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Neha Sharma
Neha Sharma

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5 CSS interview questions one should know [part 2]

  1. Explain 'Box model'?
    Answer: Box-model is about how padding and border affect the width and height of the elements. If there is a div of 200px width and padding 10px then as per box-model padding will get add to the width (200 + 10 + 10 = 220px). Either developer can adjust the width in the CSS by deducting the padding from the width eg: 200 - 20 (10px left and right padding) or we can use box-sizing: border-box. This will adjust the width itself and the developer doesn't need to do anything in the code.
    Here interviewer wants to see do you know do you know the impact of padding, border and the solution of this.

  2. Why mobile-first and how you will achieve that?
    Answer: mobile-first is the concept of developing responsive web apps. Mobile-first means writing the CSS targeting the mobile without using media-queries. To write style for the devices besides mobile one should add media-query.
    Here interviewer wants to see do you know how to start with responsive website development, breakpoints, and strategy too.

  3. What you think about {outline: none}?
    Answer: This is one of the biggest evil things a developer can do for the website. We should never do outline:none it is very important for accessibility and focus. Hence, if I see this line my reaction would be the developer doesn't care about accessibility at all.
    Here interviewer wants to see do you know accessibility and do you care about it?.

  4. What is pseudo:elements and classes?
    Answer: pseudo-elements are the way to style a specific parts of the elements. Such as ::first-letter, ::first-line , ::after, ::before etc.
    pseudo-classes is used to define a special state of an element. eg: :hover, :focus, :active ,etc.
    As per CSS3 :: and : is used to distinguish between pseudo-elements and pseudo-class.

  5. Which are the new CSS3 properties that excite you?
    Answer: This question's answer will vary from developer to developer. For me, it would be:

  • border-radius before border-radius to have rounded corners was very challenging and tricky too. This used to block the creativity of the designers and for developers implementing rounded corners was performance-intensive tasks but thanks to border-radius property.Now, it is very easy to have rounded corners. It gives more power not just to devs but designers too.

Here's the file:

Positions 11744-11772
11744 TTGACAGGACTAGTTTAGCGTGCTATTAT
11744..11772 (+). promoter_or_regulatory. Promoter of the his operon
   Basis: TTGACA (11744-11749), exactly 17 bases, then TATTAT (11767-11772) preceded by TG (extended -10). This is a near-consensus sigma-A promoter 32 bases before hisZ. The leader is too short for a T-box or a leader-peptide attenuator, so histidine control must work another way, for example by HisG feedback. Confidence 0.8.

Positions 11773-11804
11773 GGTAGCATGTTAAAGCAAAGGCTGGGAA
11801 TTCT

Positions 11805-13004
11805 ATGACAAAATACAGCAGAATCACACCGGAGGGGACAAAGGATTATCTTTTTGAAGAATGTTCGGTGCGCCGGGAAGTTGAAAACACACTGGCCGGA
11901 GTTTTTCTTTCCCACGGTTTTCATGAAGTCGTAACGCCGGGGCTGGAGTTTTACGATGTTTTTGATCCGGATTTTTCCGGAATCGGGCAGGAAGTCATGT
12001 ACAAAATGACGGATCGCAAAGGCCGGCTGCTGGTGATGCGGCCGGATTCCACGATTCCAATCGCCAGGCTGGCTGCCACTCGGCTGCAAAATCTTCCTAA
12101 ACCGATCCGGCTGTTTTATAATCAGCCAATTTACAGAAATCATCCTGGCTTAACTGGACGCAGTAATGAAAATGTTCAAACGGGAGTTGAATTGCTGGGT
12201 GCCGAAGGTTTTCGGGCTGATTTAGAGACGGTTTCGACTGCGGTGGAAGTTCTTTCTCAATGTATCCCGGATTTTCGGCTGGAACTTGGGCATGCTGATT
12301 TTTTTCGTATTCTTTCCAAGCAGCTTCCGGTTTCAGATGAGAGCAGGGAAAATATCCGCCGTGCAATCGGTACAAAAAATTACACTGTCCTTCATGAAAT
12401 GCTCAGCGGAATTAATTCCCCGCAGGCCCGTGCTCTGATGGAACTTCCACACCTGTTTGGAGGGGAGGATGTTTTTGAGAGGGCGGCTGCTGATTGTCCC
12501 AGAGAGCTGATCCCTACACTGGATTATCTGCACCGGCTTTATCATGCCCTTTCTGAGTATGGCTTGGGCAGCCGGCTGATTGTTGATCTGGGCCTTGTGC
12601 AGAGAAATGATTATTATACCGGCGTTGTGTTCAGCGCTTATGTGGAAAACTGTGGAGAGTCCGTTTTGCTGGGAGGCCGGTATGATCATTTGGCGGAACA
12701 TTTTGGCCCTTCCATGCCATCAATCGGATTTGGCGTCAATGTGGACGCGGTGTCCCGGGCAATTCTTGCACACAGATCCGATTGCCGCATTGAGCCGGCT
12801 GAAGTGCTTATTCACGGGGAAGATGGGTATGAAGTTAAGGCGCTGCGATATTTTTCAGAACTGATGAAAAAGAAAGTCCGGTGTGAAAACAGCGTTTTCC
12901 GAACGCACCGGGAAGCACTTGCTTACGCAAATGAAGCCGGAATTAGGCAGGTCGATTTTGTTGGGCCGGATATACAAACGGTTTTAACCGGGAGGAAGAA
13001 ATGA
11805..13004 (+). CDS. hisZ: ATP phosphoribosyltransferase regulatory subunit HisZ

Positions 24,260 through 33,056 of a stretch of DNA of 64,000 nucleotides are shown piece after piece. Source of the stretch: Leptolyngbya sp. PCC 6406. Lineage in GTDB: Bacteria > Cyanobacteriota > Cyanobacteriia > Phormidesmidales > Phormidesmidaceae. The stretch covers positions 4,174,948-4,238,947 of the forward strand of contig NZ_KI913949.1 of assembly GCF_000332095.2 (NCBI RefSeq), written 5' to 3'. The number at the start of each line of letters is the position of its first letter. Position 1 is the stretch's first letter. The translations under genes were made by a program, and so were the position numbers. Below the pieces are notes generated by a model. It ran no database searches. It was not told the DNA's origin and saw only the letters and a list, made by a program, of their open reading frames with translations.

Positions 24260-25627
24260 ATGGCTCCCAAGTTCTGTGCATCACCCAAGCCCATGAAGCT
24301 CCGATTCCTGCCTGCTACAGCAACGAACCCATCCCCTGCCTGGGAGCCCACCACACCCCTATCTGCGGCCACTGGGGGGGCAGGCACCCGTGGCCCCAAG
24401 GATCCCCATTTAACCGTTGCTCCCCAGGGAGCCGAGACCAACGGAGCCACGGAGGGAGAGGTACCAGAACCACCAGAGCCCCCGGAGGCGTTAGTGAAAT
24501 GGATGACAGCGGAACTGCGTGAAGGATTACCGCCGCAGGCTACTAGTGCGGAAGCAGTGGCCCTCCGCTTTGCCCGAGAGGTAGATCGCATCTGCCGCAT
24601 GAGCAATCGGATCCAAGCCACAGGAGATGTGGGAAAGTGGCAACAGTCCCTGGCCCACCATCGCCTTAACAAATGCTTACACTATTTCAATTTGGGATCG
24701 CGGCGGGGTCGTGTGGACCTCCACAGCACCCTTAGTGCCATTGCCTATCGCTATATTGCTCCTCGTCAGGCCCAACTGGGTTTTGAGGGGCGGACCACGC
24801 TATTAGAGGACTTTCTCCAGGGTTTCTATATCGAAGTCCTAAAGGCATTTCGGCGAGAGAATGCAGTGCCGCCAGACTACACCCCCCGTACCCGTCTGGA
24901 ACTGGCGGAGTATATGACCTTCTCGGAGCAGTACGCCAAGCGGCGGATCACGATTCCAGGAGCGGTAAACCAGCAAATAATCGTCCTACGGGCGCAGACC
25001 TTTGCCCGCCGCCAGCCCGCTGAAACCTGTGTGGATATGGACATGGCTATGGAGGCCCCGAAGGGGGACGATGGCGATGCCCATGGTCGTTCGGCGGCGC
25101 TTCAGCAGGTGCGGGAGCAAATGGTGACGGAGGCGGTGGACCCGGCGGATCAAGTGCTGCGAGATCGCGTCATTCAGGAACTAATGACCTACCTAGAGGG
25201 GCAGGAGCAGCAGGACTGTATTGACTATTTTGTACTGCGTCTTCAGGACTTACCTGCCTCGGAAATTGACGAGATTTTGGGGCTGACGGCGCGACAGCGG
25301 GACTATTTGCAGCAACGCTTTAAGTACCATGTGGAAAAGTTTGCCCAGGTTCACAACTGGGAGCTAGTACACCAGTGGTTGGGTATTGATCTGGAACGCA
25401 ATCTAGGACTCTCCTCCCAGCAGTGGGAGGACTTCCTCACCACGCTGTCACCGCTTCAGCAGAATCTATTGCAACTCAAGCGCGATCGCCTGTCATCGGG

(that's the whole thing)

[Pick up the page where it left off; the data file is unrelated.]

• CSS Grids This is a new, improved, and powerful way of creating web layouts. Devs badly needed this to stop putting hacks and have something from CSS itself.

  • currentColor This is my favorite from the point of maintenance and writing less code. By using currentColor you can just tell the properties to use the color already define in that CSS code block. Now, I have to write 1 less color value as well as when the changes will come I have to change only in one place.

Here interviewer is interested in knowing do you know CSS3 new properties and what you think about properties.So, think about that what excites you in the CSS and why.

Happy Learning!!

Top comments (10)

facundocorradini profile image
Facundo Corradini • Edited

Hey Neha!

I appreciate the love for CSS, but those concepts could be better explained.

Box model is how the browser determines an element's dimensions, with the margins being a part of it too. It looks like you're answering "what is box-sizing" rather than the box model itself.
box-sizing is an important clarification to make when explaining the box model, but there's much more to it.

Mobile-first is not the concept of building responsive apps, but an approach to it. The idea is to start from the mobile layout and progressively enhance it for bigger ones. This allows us to reduce the computational requirements for mobile devices (that are supposed to be less powerful than desktop computers), and benefit from the browsers' defaults, as mobile layouts usually are boxy in nature.
Also media queries are not the only approach for creating the bigger layouts, as grid and flex allows some degree of adaptation themselves.